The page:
April 16, 2017
Pascua de Resurrección - Easter Sunday 2017
I am such a closet Roman Catholic. If you have read anything about my early faith experiences, you will know that I was Episcopalian as a child. Sitting in church services today at the Monasterio de Santa Isabel La Real in the Albaycin area of Granada, I felt like a small wide-eyed child. I have always loved ritual and especially loved mystery. This monastery, built in 1504, was the first for the women of Granada, and it has been inhabited ever since by nuns who are cloistered and do not make themselves present for outsiders although they use a lazy Susan to sell baked good to passing visitors.
It is a small, intimate, church, shaped like a ship, with an altar area that looms 15 steps above the congregation. The church, itself, has been fairly recently restored to its original beauty. The service, in Spanish, was lovely, and I was surrounded by not more than about 40 worshippers. The gentle, white haired, priest officiated on the same level as the congregation and twice walked down the aisle with blessings. I considered taking communion, and wish i had, but didn't feel like I should without a specific invitation to non Catholics. However, since I didn't understand but a mere fraction of the language, maybe I was welcome to do so.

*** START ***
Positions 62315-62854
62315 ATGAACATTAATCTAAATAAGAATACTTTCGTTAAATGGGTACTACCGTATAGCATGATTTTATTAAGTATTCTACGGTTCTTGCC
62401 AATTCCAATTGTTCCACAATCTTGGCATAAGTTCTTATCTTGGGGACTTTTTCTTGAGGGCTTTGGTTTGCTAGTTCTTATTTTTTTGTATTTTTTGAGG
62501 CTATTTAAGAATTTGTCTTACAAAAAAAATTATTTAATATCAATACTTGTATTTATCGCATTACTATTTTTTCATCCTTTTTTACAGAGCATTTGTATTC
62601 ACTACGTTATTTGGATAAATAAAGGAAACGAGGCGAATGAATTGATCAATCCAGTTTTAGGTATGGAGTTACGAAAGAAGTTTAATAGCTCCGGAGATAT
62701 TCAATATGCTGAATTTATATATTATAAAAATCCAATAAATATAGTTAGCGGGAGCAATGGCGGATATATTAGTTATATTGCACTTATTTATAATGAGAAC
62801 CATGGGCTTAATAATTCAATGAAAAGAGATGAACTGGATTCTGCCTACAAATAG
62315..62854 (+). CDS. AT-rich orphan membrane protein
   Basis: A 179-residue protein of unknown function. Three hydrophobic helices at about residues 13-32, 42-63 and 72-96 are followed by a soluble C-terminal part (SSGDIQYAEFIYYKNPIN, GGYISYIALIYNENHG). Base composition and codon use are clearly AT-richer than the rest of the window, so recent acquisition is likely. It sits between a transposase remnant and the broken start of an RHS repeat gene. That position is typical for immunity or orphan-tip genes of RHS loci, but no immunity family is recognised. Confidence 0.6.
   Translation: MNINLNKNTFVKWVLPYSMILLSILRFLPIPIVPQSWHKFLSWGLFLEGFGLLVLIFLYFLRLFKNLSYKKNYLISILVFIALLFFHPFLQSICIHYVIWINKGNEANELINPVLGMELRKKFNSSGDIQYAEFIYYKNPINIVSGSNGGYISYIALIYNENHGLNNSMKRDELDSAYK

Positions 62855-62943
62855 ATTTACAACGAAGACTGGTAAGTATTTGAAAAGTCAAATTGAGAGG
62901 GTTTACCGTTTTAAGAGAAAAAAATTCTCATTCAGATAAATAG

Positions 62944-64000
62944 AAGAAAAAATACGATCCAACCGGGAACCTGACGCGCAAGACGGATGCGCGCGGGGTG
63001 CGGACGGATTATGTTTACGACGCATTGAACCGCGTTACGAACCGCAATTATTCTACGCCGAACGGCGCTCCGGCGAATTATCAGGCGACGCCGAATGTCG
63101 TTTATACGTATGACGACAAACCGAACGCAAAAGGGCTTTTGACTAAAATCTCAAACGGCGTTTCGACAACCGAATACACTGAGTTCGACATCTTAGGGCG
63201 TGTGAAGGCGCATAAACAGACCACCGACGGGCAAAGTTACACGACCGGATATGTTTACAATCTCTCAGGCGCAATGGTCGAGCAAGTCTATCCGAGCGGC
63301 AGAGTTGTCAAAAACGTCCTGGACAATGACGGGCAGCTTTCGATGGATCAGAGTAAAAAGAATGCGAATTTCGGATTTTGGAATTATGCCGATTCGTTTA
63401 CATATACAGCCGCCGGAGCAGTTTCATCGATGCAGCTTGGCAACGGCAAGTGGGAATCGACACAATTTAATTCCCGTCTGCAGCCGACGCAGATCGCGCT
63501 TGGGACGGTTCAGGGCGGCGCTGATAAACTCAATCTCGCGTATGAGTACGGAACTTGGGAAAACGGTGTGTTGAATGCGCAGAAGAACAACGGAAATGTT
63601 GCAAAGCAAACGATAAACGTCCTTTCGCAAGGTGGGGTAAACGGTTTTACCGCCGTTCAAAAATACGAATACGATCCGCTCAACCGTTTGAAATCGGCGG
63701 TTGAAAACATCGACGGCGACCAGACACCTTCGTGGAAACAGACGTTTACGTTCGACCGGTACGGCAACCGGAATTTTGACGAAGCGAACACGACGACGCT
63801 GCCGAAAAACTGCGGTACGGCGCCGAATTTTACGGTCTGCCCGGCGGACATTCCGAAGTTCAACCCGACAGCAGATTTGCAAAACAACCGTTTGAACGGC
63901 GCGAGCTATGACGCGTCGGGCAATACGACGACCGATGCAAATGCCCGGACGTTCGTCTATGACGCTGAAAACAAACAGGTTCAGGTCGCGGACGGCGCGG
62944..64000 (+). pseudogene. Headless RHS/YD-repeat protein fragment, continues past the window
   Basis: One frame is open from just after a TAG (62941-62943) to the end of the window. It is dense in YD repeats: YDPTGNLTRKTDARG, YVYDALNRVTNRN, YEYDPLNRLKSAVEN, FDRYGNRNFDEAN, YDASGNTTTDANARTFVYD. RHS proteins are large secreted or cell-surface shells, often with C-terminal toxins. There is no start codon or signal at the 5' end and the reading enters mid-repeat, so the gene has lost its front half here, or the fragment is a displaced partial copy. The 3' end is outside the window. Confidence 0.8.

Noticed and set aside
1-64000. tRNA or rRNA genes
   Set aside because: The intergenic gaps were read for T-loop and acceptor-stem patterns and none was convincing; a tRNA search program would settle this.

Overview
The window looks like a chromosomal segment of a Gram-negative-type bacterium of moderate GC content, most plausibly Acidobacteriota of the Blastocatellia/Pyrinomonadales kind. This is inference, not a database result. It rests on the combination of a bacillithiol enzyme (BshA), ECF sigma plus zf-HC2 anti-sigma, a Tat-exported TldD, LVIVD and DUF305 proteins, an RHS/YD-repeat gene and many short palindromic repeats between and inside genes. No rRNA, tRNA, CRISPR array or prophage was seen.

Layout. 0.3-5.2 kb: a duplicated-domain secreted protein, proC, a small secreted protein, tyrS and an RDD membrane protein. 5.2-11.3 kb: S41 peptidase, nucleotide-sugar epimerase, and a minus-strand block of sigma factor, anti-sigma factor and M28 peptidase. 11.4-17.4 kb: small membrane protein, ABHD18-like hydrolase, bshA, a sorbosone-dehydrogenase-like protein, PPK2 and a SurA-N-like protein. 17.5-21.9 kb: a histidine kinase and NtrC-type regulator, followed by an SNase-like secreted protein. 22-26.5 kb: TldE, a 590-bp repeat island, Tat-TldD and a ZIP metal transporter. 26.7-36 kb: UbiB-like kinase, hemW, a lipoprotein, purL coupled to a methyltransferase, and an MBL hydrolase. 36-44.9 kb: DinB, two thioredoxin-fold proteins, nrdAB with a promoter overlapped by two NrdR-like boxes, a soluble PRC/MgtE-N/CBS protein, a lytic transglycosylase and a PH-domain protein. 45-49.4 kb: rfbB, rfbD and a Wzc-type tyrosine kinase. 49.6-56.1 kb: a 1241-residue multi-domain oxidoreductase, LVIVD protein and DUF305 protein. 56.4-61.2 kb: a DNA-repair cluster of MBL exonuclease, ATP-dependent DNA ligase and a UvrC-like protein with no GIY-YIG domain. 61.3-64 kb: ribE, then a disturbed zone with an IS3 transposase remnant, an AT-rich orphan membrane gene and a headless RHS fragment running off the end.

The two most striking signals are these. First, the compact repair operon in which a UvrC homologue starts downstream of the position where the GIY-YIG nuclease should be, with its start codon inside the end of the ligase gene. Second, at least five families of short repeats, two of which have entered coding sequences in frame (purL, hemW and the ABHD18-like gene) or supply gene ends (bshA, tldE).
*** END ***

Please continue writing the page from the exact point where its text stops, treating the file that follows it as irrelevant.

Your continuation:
It is hard to capture in mere words the impact of both the service and the sense of setting in such an ancient structure surrounded with icons depicting the saints and martyrs of your faith while the singing of the cloistered nuns swirled in the air. The mass in Spanish added to the mystery. I found that I understood words here and there. I knew that the first sentence of the Apostles Creed began with the word Credo giving me a clue as to what was about to come even though I could not fully participate. Just knowing enough of the mass was a comfort even with a language barrier. Just knowing you were participating in something so ancient that worshippers throughout the centuries had experienced was heartwarming. But, I was fascinated with two particular things. Partway through the service, the priest came into the congregation and people turned to each other and passed the Peace. He made his way through the people, shaking everyone's hands, and some other people did the same. It was heartwarming and reminded me of home. Second, no one kneeled during the service. Maybe Catholics are kneeling less often -- but I was glad to escape those non-padded kneelers.
All in all, it was a lovely Easter service and one I shall never forget. I may need to visit other Catholic or Episcopal churches from time to time just to remind myself of my roots and of the loveliness of ritual.
Posted by Marilyn at April 16, 2017 6:00 AM